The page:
Of course, cancer wasn’t a massive thing then either so inhaling smoke all day in the home, cars, or any indoor public space was normal. Smoking was a way of life. Even doctors smoked while seeing patients. Do you remember what Bingo halls use to look like? If you could even see through the thick wall of smoke. Ewww! Buying cartons of cigarettes at the age of 9 seems like a whopping lie in today’s world. But even so, life is more serious in general now. Think seat belts, helmets, and padded playgrounds. Oh, my! Society cushions the fall of most things so no one gets hurt. So, on one hand, at least babies can’t buy cancer sticks, on the other hand, he can’t ride a bike down the sidewalk without the fear of brain trauma either.
* Strict and ignorant. We’re looking at a catch and release here. Strict had its perks when it comes to parents demanding you get off your behind and do something with your life. In stark contrast to grown folks still living with their parents playing Candy Crush. But we didn’t know the possibilities of the future. We were limited to what we had. But again, making mud pies with good old dirt and water was far more exciting than sitting on the couch gaming out.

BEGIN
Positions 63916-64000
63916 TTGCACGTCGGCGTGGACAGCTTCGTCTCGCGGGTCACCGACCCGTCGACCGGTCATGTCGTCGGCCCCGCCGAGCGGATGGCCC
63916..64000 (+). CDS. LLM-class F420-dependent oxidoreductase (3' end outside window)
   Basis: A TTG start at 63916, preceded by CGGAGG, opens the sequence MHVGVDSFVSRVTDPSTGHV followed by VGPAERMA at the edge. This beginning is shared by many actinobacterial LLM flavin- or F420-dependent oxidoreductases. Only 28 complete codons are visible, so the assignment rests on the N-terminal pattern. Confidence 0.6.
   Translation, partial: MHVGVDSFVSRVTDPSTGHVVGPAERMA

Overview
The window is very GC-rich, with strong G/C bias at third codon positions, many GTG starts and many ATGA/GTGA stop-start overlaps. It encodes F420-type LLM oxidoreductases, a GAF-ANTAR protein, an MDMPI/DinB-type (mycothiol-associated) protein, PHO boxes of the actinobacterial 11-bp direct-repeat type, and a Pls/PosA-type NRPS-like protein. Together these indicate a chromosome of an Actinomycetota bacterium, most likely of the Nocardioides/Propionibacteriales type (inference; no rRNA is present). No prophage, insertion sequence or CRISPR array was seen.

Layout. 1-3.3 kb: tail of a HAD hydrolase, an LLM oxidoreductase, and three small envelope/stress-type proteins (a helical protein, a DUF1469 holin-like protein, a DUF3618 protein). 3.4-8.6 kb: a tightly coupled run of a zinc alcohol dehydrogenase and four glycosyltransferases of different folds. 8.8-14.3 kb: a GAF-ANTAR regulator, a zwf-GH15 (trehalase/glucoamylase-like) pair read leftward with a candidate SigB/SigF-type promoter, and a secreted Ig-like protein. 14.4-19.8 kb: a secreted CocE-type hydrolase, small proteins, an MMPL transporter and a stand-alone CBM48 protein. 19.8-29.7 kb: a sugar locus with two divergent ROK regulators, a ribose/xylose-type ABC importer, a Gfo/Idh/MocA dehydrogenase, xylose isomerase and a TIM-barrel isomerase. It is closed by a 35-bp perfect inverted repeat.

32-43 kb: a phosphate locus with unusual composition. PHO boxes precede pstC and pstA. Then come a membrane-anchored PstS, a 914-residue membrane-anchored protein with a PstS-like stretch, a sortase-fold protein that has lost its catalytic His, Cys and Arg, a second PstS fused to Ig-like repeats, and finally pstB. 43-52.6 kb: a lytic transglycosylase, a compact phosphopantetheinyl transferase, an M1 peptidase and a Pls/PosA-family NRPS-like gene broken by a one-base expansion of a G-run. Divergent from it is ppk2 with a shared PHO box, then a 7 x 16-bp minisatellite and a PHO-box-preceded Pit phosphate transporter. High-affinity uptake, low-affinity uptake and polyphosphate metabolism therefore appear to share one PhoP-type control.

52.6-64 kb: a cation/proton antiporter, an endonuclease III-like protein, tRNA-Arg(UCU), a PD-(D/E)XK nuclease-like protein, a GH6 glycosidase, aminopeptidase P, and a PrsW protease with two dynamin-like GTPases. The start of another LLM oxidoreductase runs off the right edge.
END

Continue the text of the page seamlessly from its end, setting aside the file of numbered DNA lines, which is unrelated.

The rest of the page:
The ’80s were the final stage of the transition from the analog world to the digital world. 80’s babies didn’t grow up with technology but as adults have grown with it. At the same time, we remember the time of easy living when illuminated street lights were our evening alarm clocks. And, knocking on a friend’s door was the way we communicated. Unfortunately, with smart technology came many behaviors and illnesses we didn’t anticipate.
If I had to choose, I would go back and live a slower life in a world of trash. Rather than watch people beat each other up on the internet over opinions about whether the dress is black or cream any day of the week. I’m glad my mom waved to me from the park bench. It taught me to take the risk, get out there, do the work, and wave back. Because real-life kindness is contagious.
What is your favorite memory of growing up in the ’80s?